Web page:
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An optimized structure of memristive device for neuromorphic computing systems implemented

An original combination of nanomaterials in a memristive device with the effect of resistive switching stabilization was used for the first time

Peer-Reviewed Publication

Lobachevsky University

High-Resolution Transmission Electron Microscopy Image

image: High-resolution transmission electron microscopy image (a) and schematic (b) of the cross-section of the multi-layer memristive structure in the region of the conducting filament (CF), the dependence of resistive states on the number of switching cycles and a photograph of the memristive chip with memristive microdevices (c) view more 

Credit: Lobachevsky University

Lobachevsky University scientists have implemented a new variant of the metal-oxide memristive device, which holds promise for use in RRAM (Resistive Random Access Memory) and novel computing systems, including neuromorphic ones.

Variability (lack of reproducibility) of resistive switching parameters is the key challenge on the way to new applications of memristive devices. This variability of parameters in "metal-oxide-metal" device structures is determined by the stochastic nature of the migration process of the oxygen ion and/or oxygen vacancies responsible for oxidation and reduction of conductive channels (filaments) near the metal/oxide interface. It is also compounded by the degradation of device parameters in case of uncontrolled oxygen exchange.

Traditional approaches to controlling the memristive effect include the use of special electrical field concentrators and the engineering of materials/interfaces in the memristive device structure, which typically require a more complex technological process for fabricating memristive devices.

According to Alexey Mikhaylov, head of the UNN PTRI laboratory, Nizhny Novgorod scientists for the first time used in their work an approach that combines the advantages of materials engineering and self-organization phenomena at the nanoscale. It involves a combination of the materials of electrodes with certain oxygen affinity and different dielectric layers, as well as the self-assembly of metal nanoclusters that serve as electric field concentrators.

"This approach does not require any additional operations in the process of fabrication of such devices and demonstrates a practically important result: the stabilization of resistive switching between nonlinear resistive states in a multilayer device structure based on yttrium-stabilized zirconium dioxide films with a given concentration of oxygen and additional layers of tantalum oxide," explains Alexey Mikhaylov.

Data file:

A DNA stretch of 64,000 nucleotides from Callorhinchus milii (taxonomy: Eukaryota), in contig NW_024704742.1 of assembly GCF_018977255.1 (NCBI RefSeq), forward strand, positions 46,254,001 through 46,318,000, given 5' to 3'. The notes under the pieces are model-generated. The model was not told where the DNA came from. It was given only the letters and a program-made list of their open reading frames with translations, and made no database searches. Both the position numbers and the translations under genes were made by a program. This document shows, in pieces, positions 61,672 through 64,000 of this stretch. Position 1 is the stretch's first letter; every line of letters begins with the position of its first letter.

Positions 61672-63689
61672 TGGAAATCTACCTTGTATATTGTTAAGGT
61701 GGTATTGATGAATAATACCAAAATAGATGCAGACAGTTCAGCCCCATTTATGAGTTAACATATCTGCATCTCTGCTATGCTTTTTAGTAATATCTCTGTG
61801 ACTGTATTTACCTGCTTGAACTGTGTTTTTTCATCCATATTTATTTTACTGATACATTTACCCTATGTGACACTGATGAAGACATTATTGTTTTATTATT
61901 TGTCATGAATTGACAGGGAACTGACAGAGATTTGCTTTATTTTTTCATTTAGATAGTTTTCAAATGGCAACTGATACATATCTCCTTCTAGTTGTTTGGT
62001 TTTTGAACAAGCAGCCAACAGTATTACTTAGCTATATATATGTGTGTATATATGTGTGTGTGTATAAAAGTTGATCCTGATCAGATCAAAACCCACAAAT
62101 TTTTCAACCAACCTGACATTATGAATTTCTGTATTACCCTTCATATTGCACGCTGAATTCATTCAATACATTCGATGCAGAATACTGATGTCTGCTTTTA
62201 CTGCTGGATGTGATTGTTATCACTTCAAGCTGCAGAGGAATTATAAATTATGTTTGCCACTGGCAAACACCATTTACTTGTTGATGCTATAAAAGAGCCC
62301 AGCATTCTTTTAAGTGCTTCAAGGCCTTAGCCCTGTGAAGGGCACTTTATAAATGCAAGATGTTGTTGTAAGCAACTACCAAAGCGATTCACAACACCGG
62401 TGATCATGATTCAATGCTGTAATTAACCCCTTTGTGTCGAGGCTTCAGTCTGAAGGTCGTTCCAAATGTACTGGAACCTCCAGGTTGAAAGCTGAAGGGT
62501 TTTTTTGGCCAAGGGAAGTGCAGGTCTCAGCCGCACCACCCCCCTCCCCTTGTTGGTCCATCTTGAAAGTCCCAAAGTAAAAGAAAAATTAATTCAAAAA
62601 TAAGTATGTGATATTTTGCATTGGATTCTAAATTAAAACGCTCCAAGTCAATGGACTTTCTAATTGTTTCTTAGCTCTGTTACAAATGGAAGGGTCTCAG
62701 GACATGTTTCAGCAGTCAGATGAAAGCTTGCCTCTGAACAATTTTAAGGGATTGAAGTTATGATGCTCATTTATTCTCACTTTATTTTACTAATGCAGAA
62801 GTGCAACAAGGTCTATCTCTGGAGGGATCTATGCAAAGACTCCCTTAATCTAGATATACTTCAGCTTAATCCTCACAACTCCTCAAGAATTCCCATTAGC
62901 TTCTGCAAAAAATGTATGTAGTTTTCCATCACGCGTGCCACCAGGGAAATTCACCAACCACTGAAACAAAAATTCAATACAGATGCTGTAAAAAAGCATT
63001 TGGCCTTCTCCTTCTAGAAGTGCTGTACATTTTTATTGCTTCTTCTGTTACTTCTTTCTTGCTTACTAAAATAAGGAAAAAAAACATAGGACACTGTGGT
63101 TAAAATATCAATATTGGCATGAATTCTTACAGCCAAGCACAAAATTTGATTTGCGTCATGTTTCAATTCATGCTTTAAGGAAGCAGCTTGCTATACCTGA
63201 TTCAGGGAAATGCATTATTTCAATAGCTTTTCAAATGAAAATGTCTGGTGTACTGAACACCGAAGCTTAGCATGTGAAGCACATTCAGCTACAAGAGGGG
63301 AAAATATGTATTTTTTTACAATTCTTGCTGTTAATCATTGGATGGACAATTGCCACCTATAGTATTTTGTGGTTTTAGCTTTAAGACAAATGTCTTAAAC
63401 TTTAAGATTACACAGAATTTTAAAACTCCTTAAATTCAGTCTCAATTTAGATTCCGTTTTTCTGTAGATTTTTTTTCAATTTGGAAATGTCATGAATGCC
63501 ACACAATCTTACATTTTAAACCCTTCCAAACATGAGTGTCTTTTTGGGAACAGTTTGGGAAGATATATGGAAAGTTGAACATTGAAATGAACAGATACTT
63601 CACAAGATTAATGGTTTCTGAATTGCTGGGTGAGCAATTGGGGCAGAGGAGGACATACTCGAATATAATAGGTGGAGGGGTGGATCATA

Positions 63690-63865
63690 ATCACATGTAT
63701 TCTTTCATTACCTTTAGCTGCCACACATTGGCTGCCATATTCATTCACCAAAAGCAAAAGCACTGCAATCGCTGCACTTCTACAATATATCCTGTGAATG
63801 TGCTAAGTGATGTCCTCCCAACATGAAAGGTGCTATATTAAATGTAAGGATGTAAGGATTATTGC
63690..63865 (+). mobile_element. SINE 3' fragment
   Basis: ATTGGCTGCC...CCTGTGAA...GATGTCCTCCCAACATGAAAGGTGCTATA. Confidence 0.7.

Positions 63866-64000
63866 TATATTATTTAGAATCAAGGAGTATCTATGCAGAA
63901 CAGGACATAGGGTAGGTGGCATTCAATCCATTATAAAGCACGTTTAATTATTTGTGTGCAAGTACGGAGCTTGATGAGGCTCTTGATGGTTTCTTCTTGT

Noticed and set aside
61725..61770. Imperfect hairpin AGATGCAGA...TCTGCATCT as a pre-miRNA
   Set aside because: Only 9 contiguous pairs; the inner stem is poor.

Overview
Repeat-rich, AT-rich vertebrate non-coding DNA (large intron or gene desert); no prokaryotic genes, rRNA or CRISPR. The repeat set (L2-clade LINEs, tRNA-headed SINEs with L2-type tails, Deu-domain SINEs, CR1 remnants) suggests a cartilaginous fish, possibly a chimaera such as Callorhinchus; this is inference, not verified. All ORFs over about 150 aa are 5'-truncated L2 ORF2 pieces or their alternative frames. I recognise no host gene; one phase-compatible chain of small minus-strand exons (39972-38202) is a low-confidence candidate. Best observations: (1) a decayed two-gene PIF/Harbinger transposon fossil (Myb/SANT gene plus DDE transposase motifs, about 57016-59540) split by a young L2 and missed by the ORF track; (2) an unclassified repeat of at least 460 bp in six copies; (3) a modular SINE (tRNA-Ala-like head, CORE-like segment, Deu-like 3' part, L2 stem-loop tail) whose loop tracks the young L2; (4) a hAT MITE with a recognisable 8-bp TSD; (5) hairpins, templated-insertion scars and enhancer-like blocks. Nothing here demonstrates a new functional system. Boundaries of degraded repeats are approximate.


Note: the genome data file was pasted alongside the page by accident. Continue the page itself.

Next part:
Following a comprehensive study of the structure and composition of materials by Lobachevsky University scientists, it is possible to interpret the obtained result on the basis of the concept about the formation of filaments with a central conductive part in the ZrO2(Y) film and reproducible structural transformations between a more conductive rutile-like TaOx phase and the dielectric Ta2O5 phase in the underlying tantalum oxide film under Joule heating of the local area near the filament.

The presence of grain boundaries in ZrO2(Y) as preferred nucleation sites for filaments, the presence of nanoclusters as field concentrators in the Ta2O5 film, and the exchange of oxygen between the oxide layers at the interface with TiN contribute to the stabilization of resistive states.

"It is important to note that the optimized structure has also been implemented as part of the memristive chip with cross-point and cross-bar devices (device size - 20 μm × 20 μm), which demonstrate robust switching and low variation of resistive states (less than 20%), which opens up the prospect of programming memristive weights in large passive arrays and their application in the hardware implementation of various functional circuits and systems based on memristors. It is expected that the next step towards commercialization of the proposed engineering solutions will consist in integrating the array of memristive devices with the CMOS layer containing peripheral and control circuits", concludes Alexey Mikhaylov.

For this purpose, a new integrated circuit topology is being developed at Lobachevsky University. This work is funded by a Nizhny Novgorod region grant in the field of science, technology and engineering (Agreement No. 316-06-16-20/19).


A paper based on the results of this research was published in Advanced Materials Technologies, a journal from the prestigious Wiley series (Q1 based on JCR 2018 database): Multilayer Metal-Oxide Memristive Device with Stabilized Resistive Switching / A. Mikhaylov, A. Belov, D. Korolev, I. Antonov, V. Kotomina, A. Kotina, E. Gryaznov, A. Sharapov, M. Koryazhkina, R. Kryukov, S. Zubkov, A. Sushkov, D. Pavlov, S. Tikhov, O. Morozov, D. Tetelbaum // Advanced Materials Technologies. - - 2020. - Vol.5. - P.1900607. DOI: 10.1002/admt.201900607 / IF = 5.395 Q1 (JCR 2018).

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